The Batwa, also called the “Twa,” are an African indigenous pygmy group that was once thought to be the custodians of the forests. They lived in the equatorial rainforests of Mgahinga and the impenetrable Bwindi before they were declared national parks. The Batwa people are around 1.5 meters tall on average, similar to other pygmies.

The Batwa pygmies have a high infant mortality rate, a short lifespan, and are among the world’s poorest people. These people have lived in the equatorial jungles for over 60,000 years, gathering fruits and going on wild hunts with bows and arrows.

A mutwa loves the forest as much as he loves his body, according to their proverb. Despite all of their detractors, the Twa people never engaged in any kind of deforestation, even though they were known to hunt and poach mountain gorillas in Mgahinga and Bwindi Impenetrable National Parks. However, it is a truth that the Batwa people defended the rainforests up until the arrival of the Bantu tribes.

Following their arrival, the Bantu ethnic groups cleared the rainforests, farmed the land, and allowed their cattle to roam. In 1992, the Batwa people were forced to leave the forests after they established a national park with the goal of safeguarding the mountain gorillas. The Batwa people’s lives were drastically altered by the expulsion since they were forced to become conservation refugees, something they were not accustomed to. Their misery intensified because they received no compensation at all, and their talents and tools became useless in the new surroundings. Some of them turned to stealing, begging, and poaching as a result of all these events, earning them a reputation in their home regions of Uganda as petty criminals, inebriated, slothful, and marijuana users.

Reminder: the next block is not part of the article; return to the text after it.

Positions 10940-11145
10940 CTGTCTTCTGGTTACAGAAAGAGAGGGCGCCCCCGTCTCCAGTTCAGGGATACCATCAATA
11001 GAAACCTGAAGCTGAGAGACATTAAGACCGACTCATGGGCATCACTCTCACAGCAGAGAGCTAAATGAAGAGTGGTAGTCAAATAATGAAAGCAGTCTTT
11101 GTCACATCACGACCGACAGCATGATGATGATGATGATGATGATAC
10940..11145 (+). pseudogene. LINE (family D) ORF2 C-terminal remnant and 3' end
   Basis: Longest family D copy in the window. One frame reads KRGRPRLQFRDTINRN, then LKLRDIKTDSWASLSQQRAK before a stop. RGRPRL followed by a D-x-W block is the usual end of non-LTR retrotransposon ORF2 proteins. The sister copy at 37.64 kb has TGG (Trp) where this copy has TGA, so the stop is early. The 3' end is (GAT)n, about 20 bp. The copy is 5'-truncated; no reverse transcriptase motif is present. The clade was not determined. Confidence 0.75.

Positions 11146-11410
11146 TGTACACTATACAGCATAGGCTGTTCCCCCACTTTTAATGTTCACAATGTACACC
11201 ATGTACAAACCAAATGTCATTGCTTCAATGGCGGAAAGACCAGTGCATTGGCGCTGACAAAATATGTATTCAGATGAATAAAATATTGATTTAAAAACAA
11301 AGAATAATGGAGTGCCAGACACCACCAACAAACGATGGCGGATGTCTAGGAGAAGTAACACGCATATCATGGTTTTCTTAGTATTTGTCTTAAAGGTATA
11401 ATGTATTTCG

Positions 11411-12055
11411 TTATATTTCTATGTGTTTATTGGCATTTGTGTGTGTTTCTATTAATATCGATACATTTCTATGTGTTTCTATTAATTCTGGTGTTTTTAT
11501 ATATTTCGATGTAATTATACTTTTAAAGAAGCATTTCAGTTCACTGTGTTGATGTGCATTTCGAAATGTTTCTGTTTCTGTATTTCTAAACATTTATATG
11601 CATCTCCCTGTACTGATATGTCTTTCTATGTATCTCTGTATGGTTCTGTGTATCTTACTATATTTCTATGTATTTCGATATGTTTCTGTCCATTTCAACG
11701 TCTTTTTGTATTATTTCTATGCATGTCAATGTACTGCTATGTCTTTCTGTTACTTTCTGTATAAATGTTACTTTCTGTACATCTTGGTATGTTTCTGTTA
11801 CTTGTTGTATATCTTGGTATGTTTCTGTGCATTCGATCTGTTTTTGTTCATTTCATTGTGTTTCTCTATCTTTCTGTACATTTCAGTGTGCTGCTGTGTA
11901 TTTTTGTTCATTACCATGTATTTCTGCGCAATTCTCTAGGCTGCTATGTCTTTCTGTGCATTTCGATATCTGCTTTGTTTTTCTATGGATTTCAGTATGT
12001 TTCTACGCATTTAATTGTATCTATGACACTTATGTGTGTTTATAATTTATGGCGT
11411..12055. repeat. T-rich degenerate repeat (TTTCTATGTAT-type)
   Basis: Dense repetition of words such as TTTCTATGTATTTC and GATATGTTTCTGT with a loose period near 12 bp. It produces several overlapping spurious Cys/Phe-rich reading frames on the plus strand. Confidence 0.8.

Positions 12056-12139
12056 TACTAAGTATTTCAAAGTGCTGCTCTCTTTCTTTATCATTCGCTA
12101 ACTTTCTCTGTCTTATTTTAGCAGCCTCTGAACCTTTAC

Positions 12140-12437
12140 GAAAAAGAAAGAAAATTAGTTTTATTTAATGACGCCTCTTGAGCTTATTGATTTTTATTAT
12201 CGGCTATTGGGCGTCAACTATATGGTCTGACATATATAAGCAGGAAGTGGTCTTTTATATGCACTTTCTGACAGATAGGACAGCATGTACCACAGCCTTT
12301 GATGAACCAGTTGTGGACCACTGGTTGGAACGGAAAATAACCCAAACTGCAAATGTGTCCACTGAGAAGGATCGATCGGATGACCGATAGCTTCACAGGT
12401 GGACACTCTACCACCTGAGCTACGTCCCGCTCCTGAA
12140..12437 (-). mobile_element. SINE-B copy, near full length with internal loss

The Batwa culture.

The Batwa people’s cultures have been declining since their forced relocation in 1992, when they were denied the right to live in the forests. In 2011, Uganda Wildlife, in collaboration with USAID and the Dutch Embassy in Kampala, launched the Batwa cultural trail, which is situated in the Mgahinga gorilla park. Along this trail, Batwa residents guide park visitors and others who enjoy cultural tourism through the woodlands while teaching them about traditional gathering and hunting practices.

Since the Batwa guides share a portion of their earnings from Batwa trail fees with the other Batwas, this has greatly improved the Batwa way of life.

The Kellerman Foundation established the Batwa experience outside of Bwindi Impenetrable National Park in addition to the Batwa trails in Mgahinga National Park. After going on a gorilla walk, tourists can relax and take in the customs of the Batwa people, including their dances, songs, clothes, and cuisine.

More about the Batwa: in collaboration with the Batwa community, the International Gorilla Conservation Program established the Buninga Batwa forest walk and a village visit program at the southern end of Bwindi forest. This keeps providing travelers with the opportunity to discover and experience the customs and culture of the Batwa people. Be aware that Buninga Forest is not a park of the impenetrable Bwindi Forest, despite having nearly the same kinds of plants, animals, and primates.

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